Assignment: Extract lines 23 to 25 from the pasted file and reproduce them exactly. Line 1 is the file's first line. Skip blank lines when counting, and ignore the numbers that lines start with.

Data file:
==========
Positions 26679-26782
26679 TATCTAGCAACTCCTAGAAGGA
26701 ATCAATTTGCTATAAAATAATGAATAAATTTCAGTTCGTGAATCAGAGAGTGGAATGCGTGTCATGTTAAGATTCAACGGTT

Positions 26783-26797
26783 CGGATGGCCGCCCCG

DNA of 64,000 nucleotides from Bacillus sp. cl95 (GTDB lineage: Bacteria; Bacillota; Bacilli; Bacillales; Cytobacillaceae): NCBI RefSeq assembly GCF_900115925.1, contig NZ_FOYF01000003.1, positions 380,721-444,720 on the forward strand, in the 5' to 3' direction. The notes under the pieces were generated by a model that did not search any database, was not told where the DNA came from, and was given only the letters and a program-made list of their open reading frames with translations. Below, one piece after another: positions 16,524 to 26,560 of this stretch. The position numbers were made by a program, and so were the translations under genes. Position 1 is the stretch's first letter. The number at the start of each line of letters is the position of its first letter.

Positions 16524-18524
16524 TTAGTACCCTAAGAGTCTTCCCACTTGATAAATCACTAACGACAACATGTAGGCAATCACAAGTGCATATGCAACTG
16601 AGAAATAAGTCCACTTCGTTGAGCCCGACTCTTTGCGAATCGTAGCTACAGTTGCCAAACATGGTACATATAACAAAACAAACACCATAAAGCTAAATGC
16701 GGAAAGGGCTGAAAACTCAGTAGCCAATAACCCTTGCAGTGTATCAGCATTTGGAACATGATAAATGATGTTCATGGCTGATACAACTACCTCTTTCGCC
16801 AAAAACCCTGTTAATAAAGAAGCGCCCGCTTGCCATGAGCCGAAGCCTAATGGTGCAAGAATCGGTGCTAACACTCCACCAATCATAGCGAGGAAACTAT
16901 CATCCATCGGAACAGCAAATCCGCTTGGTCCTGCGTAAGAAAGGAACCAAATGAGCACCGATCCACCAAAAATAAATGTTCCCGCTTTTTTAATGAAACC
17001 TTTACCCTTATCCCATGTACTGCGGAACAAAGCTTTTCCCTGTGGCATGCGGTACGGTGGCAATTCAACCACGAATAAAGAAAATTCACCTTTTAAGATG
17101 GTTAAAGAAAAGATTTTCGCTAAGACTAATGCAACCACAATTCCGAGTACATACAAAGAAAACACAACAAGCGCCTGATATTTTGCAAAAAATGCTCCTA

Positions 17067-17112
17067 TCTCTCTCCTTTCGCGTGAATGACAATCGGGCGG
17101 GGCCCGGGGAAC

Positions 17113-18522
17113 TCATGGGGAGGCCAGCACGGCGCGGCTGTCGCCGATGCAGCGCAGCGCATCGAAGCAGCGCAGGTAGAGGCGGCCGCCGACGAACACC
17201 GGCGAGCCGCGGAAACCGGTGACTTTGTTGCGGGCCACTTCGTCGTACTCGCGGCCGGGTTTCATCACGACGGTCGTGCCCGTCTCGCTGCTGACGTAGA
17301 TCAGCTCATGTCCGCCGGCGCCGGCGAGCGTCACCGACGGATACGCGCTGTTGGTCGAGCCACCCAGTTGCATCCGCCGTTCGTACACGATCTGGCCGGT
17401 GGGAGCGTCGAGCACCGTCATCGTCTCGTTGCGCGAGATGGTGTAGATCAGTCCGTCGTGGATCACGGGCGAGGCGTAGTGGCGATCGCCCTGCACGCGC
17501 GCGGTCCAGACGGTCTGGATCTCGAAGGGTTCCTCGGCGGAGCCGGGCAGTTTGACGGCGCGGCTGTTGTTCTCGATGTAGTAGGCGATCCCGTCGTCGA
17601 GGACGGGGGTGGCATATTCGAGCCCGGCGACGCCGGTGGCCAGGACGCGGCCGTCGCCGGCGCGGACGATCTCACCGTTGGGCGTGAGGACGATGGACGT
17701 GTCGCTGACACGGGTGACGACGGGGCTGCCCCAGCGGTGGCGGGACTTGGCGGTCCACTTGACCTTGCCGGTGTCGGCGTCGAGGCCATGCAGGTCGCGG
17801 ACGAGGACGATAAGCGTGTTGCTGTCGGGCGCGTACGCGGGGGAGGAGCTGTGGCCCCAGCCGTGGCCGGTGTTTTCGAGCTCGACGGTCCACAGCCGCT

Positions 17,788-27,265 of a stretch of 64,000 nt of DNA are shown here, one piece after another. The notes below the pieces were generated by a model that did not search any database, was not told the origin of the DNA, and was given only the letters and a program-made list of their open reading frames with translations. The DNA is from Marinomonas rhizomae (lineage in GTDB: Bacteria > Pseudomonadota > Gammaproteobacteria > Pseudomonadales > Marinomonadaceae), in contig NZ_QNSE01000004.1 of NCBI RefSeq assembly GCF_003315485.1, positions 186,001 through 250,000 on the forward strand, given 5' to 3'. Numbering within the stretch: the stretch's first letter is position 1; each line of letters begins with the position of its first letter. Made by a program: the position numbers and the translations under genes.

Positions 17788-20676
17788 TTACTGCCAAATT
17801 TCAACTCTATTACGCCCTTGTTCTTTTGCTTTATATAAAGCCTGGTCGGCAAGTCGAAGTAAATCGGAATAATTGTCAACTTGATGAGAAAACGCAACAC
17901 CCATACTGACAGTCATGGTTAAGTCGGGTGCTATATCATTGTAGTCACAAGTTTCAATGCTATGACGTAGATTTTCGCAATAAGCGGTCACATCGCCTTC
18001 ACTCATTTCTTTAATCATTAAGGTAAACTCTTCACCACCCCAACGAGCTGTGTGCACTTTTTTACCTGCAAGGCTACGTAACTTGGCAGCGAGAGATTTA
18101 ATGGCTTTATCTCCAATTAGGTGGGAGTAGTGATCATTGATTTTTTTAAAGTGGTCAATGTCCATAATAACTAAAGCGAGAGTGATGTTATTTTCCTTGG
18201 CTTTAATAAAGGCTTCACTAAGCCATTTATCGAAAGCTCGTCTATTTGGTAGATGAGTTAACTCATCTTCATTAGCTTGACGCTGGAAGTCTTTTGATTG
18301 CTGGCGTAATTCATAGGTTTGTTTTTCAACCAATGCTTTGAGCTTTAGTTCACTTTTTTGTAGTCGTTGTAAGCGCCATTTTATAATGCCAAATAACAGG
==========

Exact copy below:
17501 GCGGTCCAGACGGTCTGGATCTCGAAGGGTTCCTCGGCGGAGCCGGGCAGTTTGACGGCGCGGCTGTTGTTCTCGATGTAGTAGGCGATCCCGTCGTCGA
17601 GGACGGGGGTGGCATATTCGAGCCCGGCGACGCCGGTGGCCAGGACGCGGCCGTCGCCGGCGCGGACGATCTCACCGTTGGGCGTGAGGACGATGGACGT
17701 GTCGCTGACACGGGTGACGACGGGGCTGCCCCAGCGGTGGCGGGACTTGGCGGTCCACTTGACCTTGCCGGTGTCGGCGTCGAGGCCATGCAGGTCGCGG